Well, your mother was right that this town never let you go, but you don’t mind as much as you used to. You can drive past the old cemeteries and bowed out barns and fields dancing to the weather, and you can tell which places the trout lilies and jack-in-the-pulpit like, which pasture used to have a gnarled apple tree that bloomed each spring till a storm cracked it right through the center. And maybe it doesn’t matter to know these things. But you know them. You do.

And you know the words in the book your daughter always wants to take out of the library—a collection of botanical illustrations she stacks on top of guides about the rainforest and coral reefs, places you’ll probably never see but maybe she will.

Barochory: The way a seed finds a place to grow by gravity. An apple falling with a deep, round thump.

Your mother had shaken her head when you told her, but she didn’t cry. She didn’t crush you with what you were already bound to learn. How hard it is to have a child so young. How hard it must have been for her to have you. You didn’t know it yet, but by then the sickness had already taken root, spreading to her lymph nodes like it had for her mother around the same age. Growing like a tree.

Hydrochory: The way a seed travels by sea, ice, and rivers, making itself both water-resistant and light, able to survive what it needs.

Sometimes you’ll say your daughter’s name, ask her what she’s doing, but she won’t answer until she’s done. You’re glad she hasn’t learned to hide the desire to know something completely. You try to remember that when she pulls apart milkweed pods while they’re still green or snaps dandelion stalks to watch the sap run.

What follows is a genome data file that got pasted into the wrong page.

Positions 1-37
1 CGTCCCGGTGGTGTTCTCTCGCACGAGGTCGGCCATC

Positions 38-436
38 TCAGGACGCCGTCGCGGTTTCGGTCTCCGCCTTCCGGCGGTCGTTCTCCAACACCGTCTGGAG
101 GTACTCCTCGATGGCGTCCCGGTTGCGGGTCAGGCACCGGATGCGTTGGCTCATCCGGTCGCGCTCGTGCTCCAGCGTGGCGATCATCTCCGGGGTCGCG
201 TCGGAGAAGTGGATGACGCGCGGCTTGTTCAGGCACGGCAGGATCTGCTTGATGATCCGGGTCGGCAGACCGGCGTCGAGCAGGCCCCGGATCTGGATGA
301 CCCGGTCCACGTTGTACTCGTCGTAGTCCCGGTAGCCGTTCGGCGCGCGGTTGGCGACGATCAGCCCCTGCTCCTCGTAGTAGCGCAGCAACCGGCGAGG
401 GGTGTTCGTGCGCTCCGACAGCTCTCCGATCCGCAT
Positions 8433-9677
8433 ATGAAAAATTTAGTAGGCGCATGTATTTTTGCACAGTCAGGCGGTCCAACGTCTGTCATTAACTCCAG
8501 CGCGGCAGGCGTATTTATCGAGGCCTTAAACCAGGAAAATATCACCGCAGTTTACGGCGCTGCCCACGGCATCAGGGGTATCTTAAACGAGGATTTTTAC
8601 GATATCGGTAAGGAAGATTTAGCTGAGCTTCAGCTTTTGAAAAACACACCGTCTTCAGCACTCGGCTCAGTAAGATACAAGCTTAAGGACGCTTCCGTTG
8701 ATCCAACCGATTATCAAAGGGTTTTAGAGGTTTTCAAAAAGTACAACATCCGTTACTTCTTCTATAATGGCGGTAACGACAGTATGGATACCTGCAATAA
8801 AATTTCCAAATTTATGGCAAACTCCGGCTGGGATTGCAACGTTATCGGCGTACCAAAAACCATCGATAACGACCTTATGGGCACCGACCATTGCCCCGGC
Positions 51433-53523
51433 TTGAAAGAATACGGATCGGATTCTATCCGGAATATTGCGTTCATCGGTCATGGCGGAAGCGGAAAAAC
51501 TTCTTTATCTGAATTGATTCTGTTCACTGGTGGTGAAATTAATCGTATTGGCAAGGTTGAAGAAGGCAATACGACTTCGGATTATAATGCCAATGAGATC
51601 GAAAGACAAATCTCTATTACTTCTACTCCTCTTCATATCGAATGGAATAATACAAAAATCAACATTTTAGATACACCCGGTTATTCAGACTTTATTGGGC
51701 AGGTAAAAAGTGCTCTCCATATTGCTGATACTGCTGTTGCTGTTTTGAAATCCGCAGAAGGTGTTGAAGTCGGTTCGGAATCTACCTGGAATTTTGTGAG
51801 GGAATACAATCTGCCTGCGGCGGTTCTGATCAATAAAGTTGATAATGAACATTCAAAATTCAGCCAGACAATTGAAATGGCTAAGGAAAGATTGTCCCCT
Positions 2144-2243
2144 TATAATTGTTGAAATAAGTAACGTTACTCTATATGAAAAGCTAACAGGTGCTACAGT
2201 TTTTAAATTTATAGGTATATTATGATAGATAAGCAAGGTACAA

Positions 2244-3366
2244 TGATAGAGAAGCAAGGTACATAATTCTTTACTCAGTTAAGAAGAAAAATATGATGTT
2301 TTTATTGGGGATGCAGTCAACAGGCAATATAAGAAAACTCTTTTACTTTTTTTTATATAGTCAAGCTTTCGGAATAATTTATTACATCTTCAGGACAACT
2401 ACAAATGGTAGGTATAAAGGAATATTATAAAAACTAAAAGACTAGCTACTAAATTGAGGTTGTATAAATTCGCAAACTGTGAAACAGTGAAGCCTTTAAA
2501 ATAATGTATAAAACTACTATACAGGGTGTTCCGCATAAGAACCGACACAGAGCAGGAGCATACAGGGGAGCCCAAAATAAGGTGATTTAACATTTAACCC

You’re glad she was too young to remember the day you drove to the city, to the doctors who talked about letters misplaced before they drew your blood. A few weeks later they called you back, and you waited all evening till the moonflowers winked bright faces into the dark. Then you cried on the porch while your daughter slept.

Anemochory: The way a seed sails on wings or parachutes, tracing invisible corridors of air.

Sometimes when you watch the wind turn the unmown fields into oceans, you wish your mother could tell your daughter what she always told you: that the wind has a shape, almost everything does, even if we can’t see it. She’d say the shape is only part of each thing, and your daughter would say, of course, so earnestly you would laugh and ruffle her hair and wonder if she knew what it meant, if it might mean something else to her someday.

But right now, you just watch those fields roll and shiver. You just think about how much keeps growing everywhere, between all there is and is not to choose.

Erin Calabria grew up on the edge of a field in rural Western Massachusetts and currently lives in Magdeburg, Germany. She is a co-founding editor at Empty House Press, which publishes writing about home, place, and memory. Her work has been nominated for Best of the Net and the Pushcart Prize and was selected as a winner for The Best Small Fictions 2017. You can read more of her work in Milk Candy Review, Split Lip Magazine, Longleaf Review, Pithead Chapel, Third Point Press, and other places. She tweets @erin_calabria.

© 2020 Erin Calabria. Published by LITTLE FICTION | BIG TRUTHS, May 2020.

Editors: Troy Palmer, Beth Gilstrap & Alvin Park. Images from The Noun Project (credit: Gan Khoon Lay).

The 2020 Flash Issue:



by Erin Calabria